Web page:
The sad thing is that Wakefield turned away from it. The ring road defined a "city centre", for better or worse, and Kirkgate is on the wrong side of the line. Worse, the area between the station and the dual carriageway had been infilled with 1960s council housing - flats and semis, all great for the residents, but not the kind of high-density community of businesses and commerce and people that a large railway station needs. It's out on the edge, and if Network Rail could find a way to send the tracks into Westgate instead, you can bet they'd have done it a long time ago.
The other reason I couldn't condemn Wakefield Kirkgate was: there's hope. Being damned by the Transport Secretary is quite embarrassing for a rail company and a PTE, so there's now a scheme to get it into a slightly better state. Builders were on the platform constructing a canopy (there used to be an over-arching roof, but that was demolished in the seventies).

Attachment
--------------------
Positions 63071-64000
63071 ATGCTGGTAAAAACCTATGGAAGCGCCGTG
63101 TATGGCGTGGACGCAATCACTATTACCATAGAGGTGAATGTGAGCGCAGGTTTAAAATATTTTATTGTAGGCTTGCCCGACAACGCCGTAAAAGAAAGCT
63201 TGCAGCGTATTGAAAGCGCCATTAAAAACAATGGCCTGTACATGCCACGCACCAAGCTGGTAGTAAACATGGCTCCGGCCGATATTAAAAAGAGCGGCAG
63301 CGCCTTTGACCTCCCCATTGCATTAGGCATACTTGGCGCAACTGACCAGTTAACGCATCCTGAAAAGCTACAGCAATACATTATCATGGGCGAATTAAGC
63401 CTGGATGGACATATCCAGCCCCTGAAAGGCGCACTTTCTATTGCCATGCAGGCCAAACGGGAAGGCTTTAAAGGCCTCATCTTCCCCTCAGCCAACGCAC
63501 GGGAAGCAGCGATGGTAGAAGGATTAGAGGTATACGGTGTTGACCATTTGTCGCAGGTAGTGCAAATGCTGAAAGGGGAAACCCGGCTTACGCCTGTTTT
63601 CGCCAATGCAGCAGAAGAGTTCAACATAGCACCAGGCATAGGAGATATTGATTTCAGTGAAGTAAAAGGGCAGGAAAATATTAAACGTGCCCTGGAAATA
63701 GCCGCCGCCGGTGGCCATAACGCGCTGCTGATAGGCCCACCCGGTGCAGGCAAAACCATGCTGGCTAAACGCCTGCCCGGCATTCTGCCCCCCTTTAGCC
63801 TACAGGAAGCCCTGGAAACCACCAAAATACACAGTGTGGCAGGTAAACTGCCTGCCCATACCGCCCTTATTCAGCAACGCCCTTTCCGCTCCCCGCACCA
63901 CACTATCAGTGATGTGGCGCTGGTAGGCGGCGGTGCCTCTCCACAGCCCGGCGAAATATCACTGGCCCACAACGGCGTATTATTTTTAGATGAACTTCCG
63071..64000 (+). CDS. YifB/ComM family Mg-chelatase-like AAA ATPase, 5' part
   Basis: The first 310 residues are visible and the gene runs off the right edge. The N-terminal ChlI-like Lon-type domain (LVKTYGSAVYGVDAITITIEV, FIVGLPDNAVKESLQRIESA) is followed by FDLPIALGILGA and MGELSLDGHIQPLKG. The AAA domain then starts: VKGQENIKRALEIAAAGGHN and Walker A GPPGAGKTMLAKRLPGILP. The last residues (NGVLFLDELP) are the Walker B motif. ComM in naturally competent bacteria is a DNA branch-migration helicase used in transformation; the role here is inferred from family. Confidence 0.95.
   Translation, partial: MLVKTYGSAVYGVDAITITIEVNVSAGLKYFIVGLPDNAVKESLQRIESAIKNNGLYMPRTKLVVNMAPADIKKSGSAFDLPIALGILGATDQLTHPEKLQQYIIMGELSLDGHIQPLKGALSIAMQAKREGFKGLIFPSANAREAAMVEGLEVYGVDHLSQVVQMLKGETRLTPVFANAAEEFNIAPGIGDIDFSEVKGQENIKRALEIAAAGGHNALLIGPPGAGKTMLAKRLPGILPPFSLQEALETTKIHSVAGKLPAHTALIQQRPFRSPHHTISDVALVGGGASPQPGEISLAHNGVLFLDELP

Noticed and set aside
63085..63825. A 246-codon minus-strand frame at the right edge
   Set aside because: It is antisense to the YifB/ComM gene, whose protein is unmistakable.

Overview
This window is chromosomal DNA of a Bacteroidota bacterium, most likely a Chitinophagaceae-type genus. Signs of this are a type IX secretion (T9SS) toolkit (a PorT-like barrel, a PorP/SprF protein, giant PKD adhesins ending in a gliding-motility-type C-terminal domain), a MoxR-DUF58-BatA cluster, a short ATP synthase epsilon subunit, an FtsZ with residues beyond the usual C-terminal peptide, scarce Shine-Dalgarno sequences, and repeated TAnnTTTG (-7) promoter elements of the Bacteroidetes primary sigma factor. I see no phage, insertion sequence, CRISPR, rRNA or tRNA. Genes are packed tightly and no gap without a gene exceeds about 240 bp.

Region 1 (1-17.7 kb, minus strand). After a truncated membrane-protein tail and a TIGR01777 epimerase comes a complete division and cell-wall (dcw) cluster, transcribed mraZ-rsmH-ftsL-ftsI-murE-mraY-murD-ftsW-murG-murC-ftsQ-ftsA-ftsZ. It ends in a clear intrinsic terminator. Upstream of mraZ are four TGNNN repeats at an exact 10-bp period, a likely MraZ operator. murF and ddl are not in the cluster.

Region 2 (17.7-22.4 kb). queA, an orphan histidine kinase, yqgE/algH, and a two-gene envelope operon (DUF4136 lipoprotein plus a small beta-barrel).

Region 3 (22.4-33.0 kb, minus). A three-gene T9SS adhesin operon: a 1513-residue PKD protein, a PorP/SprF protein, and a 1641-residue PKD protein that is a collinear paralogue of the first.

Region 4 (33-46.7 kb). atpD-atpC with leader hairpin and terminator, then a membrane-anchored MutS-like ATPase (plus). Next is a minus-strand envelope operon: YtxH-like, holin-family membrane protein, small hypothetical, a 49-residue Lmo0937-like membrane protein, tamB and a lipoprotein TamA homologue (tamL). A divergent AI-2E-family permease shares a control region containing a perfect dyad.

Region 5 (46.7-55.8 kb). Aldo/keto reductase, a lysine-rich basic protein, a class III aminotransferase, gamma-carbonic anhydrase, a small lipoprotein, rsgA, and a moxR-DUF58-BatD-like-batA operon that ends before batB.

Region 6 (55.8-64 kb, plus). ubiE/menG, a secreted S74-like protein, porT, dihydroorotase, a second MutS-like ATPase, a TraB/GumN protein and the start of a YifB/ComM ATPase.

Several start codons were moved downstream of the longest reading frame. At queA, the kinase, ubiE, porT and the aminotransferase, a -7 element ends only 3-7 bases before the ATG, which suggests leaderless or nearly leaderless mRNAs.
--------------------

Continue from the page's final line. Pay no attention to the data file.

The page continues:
The workers have also constructed a new waiting area on the island platform (one of those prefab ones that are all over Merseyrail), and the subway looks clean and fresh, with CCTV cameras. I wouldn't fancy being down there after dark, but you know, everything's relative.
The plans also include one thing that'll make a big difference: people. At present, Kirkgate is completely unstaffed - the former ticket hall is blocked up. The new Kirkgate will have the ability to talk to a person to buy a ticket, and that'll make a hell of a difference. I've said it before but having even just one person on a station changes everything; it makes it friendlier, safer, a better place to be.
The scheme's only just started, so there's still loads of work to do - this wall on platforms 2 and 3, for example, where the former window spaces have been infilled with the cheapest corrugated plastic:
The point is though, something's happening. Something's making this sad, neglected piece of Victoriana worth seeing again. I'm genuinely pleased, and I hope that next time I pass through Kirkgate I'll be happily surprised by the transformation. The Worst Railway Station in Britain? Not even close.